Hello and thanks for your question. Flashing lights can be due to traction on the retina from the vitreous
jelly (occupies most of the volume of the back of the eye and is connected to the retina). Some people in your situation have developed spots in their vision that are new (or they have been there for awhile) and that tend to follow your eye movements, floating behind and then catching up to the same position they occupied before then your symptoms sound consistent with what are called vitreous floaters. These floating spots or "bugs" as some people call them, are tiny pieces of the vitreous jelly that occupies a large amount of the volume of the back of the eye.
This vitreous jelly, when we're born, is the consistency of a jello jiggler (thick jello). As we age it liquifies and becomes more fibrous bands and water. Because of this liquification and the resultant fibrous bands that are left, there becomes more points of traction that the jelly exerts on the back of the eye where it is attached. As we move our eyes in different directions and as our pupils change shape, or even as we rub our eyes, some of these bands can become unattached from the back of the eye and a piece of it floats around, attached still to the rest of the jelly. It is this traction of the vitreous jelly on the retina that can produce these flashes.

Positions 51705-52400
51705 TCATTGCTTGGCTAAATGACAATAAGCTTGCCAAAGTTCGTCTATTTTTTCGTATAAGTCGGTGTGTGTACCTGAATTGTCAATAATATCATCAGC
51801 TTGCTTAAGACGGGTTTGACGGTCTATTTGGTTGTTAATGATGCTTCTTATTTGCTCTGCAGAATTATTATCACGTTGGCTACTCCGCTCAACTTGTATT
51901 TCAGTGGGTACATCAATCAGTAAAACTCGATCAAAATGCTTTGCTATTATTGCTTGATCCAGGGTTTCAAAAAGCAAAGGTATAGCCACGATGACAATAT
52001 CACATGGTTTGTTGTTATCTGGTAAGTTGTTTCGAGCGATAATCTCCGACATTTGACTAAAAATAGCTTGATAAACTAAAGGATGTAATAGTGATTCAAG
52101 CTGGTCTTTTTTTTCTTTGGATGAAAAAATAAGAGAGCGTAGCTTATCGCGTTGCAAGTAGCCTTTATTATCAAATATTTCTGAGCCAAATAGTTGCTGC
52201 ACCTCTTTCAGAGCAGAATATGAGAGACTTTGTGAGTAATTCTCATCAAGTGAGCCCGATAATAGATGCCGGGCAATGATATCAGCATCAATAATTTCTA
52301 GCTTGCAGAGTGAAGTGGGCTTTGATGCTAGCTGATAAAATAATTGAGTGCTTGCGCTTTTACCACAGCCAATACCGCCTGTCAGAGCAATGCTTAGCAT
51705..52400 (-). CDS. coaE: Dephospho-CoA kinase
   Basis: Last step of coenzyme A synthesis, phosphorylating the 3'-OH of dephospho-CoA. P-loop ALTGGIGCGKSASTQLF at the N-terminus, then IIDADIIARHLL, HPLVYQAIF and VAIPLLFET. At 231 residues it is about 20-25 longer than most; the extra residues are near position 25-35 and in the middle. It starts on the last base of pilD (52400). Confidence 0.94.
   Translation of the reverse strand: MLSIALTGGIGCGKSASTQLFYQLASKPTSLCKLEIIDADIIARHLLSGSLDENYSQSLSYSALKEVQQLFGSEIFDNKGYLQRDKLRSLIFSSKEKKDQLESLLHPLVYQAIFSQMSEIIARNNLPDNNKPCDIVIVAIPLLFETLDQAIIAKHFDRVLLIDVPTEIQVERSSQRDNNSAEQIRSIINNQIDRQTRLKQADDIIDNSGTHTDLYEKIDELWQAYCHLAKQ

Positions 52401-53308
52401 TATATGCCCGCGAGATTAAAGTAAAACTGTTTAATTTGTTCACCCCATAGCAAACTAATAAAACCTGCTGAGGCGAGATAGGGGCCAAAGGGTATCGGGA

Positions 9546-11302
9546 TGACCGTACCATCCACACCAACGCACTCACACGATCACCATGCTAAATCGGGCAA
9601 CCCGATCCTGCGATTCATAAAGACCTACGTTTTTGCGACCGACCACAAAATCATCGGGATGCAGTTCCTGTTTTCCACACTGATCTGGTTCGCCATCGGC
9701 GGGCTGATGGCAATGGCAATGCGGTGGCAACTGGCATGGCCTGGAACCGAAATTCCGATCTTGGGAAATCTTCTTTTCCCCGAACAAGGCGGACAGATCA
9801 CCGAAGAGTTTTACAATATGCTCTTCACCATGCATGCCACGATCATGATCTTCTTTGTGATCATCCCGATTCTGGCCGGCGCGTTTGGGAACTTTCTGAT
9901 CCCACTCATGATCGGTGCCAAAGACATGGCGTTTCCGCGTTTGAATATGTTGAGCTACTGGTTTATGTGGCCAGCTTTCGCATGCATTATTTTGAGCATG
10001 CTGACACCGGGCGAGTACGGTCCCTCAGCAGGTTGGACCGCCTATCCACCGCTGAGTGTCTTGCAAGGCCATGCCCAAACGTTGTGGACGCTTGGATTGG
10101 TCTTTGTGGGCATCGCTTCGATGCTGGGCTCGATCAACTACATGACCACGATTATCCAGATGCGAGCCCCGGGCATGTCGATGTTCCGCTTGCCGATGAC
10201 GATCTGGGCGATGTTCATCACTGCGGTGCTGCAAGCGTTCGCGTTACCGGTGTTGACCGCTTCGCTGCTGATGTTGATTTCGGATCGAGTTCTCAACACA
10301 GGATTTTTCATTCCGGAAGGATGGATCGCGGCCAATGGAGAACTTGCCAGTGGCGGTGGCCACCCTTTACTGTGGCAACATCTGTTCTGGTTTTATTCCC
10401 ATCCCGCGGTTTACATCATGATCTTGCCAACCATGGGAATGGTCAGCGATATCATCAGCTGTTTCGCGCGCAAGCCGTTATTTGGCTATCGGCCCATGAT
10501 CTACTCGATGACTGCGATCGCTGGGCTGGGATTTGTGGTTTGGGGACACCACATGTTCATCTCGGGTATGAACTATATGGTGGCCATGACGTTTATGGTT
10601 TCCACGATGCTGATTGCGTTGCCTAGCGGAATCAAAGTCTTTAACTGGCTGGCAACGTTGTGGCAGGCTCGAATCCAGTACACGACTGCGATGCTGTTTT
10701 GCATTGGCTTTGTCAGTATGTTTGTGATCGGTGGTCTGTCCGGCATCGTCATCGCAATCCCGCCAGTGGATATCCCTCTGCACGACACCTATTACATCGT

These flashes tend to be small, like starbursts and are usually intermittent; they can also appear as an arcing light. One of the most important things to understand about floaters is that the process of a new floater happening can rarely lead to a retinal detachment
, so it is important to know the 4 signs of a possible retinal detachment. These are: 1. sudden increase in or new floaters, 2. flashing or arcing lights that are persistent and not going away, 3. a shade/shadow/spot in your vision that you can't see light through, or 4. a large drop in your vision which doesn't improve after a few minutes. For any of these symptoms you must see an ophthalmologist
as soon as possible.
I would recommend doing your best to see your ophthalmologist as soon as you can to have a complete eye exam to determine if there is any problem with the retina; this is especially important if you have had any trauma or surgery to the eye or if you are significantly nearsighted (myopic). If any of these four signs I described above happens then you need to see one emergently.
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My opinion is solely informative and does not constitute a formal medical opinion or recommendation. For a formal medical opinion and/or recommendation you must see an eye doctor.